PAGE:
Old West Shootout

Anyone who has made a serious study of Western history knows that the middle of the street, showdown gunfight is mostly a creation of pulp magazine writers and Hollywood filmmakers. There remain a few sketchy details of gun fights that might have been. Of all the stories, the most well-known gun fight may be the Wild Bill Hickok, Davis Tutt dual in July of 1865. Reportedly the combatants were 75 yards from each other and carefully drew, aimed and fired, one time, at the same moment. Hickok reportedly rested his gun across his left forearm to steady it before firing. Tutt’s shot missed while Hickok’s struck Tutt in the ribs. Tutt died a few minutes later and Hickok was arrested and later acquitted. Hickok’s killing of Tutt in Springfield, Missouri would make Hickok a Wild West legend, but this fight was far from typical.
Most old west gunfights - and there were not very many, involved several men, or were more killings than any kind of fair fight. One such fight took place in the rough and tumble Wyoming mining and ranching town of Hartville in 1883. A cowhand named Ed Taylor called Bad Man Taylor by most was shot and killed in a favorite main street saloon. The shot, fired with a rifle through a window, did not give Taylor a chance to draw and fire, dime novel style. Onlookers believe Bad Man Taylor became a target after ambushing another cowboy a month earlier shooting him in the leg.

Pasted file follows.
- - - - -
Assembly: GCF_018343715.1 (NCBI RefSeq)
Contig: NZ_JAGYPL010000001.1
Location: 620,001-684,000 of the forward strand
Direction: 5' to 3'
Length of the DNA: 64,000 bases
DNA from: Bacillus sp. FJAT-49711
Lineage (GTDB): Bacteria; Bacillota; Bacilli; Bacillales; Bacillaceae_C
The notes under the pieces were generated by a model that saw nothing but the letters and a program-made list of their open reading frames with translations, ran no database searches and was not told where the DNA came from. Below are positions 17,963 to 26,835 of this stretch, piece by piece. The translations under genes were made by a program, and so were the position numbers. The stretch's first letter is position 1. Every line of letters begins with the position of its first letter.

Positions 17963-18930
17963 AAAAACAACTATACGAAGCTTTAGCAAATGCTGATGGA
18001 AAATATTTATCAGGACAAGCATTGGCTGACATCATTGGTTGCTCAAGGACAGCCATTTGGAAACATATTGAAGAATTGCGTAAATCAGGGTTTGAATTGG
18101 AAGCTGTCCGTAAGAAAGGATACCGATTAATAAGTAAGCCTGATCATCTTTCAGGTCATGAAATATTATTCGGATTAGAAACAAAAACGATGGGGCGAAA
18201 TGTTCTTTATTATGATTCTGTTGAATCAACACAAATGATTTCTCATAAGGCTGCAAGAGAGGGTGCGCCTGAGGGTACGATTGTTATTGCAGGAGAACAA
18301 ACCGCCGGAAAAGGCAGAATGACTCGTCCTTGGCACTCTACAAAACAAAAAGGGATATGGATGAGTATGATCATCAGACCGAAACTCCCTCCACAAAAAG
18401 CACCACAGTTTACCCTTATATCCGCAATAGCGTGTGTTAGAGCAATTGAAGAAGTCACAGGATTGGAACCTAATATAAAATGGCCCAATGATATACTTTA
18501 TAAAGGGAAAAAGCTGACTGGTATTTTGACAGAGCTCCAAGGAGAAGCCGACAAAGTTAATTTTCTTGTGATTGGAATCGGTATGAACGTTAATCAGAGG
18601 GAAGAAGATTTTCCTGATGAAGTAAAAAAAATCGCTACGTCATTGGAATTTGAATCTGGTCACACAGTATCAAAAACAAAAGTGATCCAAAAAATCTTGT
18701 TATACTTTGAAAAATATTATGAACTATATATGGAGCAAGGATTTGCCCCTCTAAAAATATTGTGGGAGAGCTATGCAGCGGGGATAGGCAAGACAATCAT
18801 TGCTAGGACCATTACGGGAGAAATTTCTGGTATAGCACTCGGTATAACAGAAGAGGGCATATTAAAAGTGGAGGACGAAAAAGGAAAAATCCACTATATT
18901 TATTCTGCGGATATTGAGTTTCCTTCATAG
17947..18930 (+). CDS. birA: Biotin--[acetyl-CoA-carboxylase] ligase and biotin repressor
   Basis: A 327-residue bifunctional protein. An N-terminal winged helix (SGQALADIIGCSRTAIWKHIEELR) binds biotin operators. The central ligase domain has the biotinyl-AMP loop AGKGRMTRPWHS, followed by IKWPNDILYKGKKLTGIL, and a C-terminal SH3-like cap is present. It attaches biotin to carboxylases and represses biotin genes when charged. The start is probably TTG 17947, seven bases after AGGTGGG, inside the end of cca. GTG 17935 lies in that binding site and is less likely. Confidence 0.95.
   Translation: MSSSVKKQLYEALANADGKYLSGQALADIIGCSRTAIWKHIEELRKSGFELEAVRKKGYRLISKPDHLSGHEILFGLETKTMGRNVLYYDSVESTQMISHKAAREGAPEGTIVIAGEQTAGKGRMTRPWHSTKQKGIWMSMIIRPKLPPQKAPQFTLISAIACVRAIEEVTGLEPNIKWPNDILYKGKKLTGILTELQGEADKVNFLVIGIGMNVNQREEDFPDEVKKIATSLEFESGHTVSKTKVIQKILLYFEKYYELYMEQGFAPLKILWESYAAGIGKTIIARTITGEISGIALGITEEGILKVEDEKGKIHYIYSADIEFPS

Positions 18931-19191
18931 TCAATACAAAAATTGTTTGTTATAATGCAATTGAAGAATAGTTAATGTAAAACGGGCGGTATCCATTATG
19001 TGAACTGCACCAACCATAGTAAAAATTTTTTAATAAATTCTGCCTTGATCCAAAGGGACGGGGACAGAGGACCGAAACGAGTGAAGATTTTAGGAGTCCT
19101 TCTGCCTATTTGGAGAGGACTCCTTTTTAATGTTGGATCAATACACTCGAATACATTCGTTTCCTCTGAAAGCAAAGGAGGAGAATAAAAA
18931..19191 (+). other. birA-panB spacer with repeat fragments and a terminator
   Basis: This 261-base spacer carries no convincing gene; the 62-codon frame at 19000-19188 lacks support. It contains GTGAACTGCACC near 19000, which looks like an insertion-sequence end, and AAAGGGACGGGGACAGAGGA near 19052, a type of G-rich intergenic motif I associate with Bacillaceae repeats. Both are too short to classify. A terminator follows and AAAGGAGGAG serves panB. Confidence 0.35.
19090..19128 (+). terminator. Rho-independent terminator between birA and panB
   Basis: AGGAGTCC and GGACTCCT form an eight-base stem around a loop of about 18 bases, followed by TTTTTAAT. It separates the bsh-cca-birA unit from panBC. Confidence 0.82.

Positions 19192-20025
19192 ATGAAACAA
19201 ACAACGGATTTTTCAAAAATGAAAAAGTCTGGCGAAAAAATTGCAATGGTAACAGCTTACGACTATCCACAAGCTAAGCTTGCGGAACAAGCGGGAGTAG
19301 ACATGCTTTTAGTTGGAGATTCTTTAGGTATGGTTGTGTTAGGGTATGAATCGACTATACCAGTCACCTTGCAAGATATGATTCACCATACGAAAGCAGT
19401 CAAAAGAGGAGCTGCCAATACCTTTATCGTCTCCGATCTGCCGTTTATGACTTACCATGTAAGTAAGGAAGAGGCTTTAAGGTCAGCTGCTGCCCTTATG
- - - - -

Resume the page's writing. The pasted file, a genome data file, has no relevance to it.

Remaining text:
Today Hartville still has a number of false front buildings
Note: The one fact that most stands out, for me, is that the Hickok-Tutt fight took place a distance of 75 yards. I have a tough time hitting anything from 75 feet, let alone 75 yards. My thought is that they stood far enough from each other that each felt reasonably safe, but could keep their reputations intact by shooting at each other.  Not sure if Hickok was that good of shot or just lucky or unlucky in this case.
Not sure how long since somebody called this place, near Hartville, home

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